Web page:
How to make the perfect refrigerated pickled egg
As we approach the Easter holiday, boiling eggs seems a part of my family rituals. Oh, and dyeing the eggs…starting with the lightest to darkest colors, carefully dipping a little deeper in the next color and the next will create the masterpiece, “The Striped Easter Egg.” If all of this sounds familiar and you have more boiled eggs cooked than you can possibly eat in a week you might want to try making Refrigerated Pickled Eggs. You may recall a large jar of pickled eggs beside the large jar of dill pickles in a country store that were made commercially and were self-stable. According to the National Center for Home Food Preservation, there are no home canning directions for pickled eggs. All of the following pickled egg recipes are for storage in the refrigerator for three to four months. Pickled eggs should never be at room temperature except for serving time, when they should be limited to no more than two hours in the temperature danger zone of 40 to 140 degrees Fahrenheit.
Home pickled eggs stored at room temperature have caused botulism. For the report from the Centers for Disease Control and Prevention (CDC), see http://www.cdc.gov/mmwr/preview/mmwrhtml/mm4934a2.htm. The Editorial Note in this report cautions against room temperature pickling and storage, also. The CDC further cautions that to reduce the risk for botulism when pickling, food items should be washed and cooked adequately, and utensils, containers, and other surfaces in contact with food, including cutting boards and hands, should be cleaned thoroughly with soap and warm water. Containers (e.g., jars and lids) in which pickling will occur should be sterilized (e.g., placed in boiling water for a prescribed period).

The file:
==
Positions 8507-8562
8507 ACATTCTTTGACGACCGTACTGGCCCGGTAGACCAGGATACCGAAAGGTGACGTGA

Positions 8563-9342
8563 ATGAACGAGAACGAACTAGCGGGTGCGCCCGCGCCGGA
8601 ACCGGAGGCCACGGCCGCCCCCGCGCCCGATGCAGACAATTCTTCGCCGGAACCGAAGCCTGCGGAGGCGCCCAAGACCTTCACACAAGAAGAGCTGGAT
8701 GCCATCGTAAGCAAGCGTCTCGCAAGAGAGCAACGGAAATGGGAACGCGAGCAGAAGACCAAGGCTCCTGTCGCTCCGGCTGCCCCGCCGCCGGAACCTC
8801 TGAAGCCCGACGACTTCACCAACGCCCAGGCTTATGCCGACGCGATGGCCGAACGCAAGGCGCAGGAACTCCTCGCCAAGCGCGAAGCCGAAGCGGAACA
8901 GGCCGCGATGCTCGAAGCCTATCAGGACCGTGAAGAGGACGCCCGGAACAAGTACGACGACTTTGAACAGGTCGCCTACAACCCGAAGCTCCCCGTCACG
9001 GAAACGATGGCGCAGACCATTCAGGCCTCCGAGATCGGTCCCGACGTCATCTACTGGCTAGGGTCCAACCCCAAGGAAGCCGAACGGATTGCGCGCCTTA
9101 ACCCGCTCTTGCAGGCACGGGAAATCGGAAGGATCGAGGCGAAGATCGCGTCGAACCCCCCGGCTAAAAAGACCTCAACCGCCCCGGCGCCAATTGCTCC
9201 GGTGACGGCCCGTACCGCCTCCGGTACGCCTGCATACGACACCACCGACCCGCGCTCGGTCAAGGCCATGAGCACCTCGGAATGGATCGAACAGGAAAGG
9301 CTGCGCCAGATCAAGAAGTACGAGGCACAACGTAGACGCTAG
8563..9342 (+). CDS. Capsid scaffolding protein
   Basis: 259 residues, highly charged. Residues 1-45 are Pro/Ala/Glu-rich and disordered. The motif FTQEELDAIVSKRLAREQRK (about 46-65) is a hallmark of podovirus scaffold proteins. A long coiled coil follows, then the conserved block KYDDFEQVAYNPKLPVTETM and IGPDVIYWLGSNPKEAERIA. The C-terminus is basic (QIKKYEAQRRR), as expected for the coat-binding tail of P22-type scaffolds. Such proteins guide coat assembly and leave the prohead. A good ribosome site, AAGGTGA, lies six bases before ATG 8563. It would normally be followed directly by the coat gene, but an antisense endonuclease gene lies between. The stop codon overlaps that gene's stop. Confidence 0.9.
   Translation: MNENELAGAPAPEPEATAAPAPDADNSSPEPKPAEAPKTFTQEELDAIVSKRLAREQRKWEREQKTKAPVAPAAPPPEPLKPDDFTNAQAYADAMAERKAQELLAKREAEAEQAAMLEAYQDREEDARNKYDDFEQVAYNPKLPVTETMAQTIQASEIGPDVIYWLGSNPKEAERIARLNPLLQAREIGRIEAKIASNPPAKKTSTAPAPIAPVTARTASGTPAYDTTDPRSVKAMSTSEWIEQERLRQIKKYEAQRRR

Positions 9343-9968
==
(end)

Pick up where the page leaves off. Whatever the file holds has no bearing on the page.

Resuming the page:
- Pickled eggs are peeled, hard-cooked eggs in a solution consisting basically of vinegar, salt, spices, and perhaps other seasonings. Pickling solutions are heated to boiling, simmered for 5 minutes, and poured over the peeled eggs. Egg whites tend to be more tender if a boiling solution is used instead of room temperature solutions.
- Eggs used for pickling should have clean, sound shells. Small or medium eggs are usually a good choice for pickling so the seasoning can penetrate into the egg. Fresh eggs are the best to use for pickling to ensure the highest quality possible since the eggs will be stored over a relatively long period of time. However, eggs at least a few days old will peel better after boiling.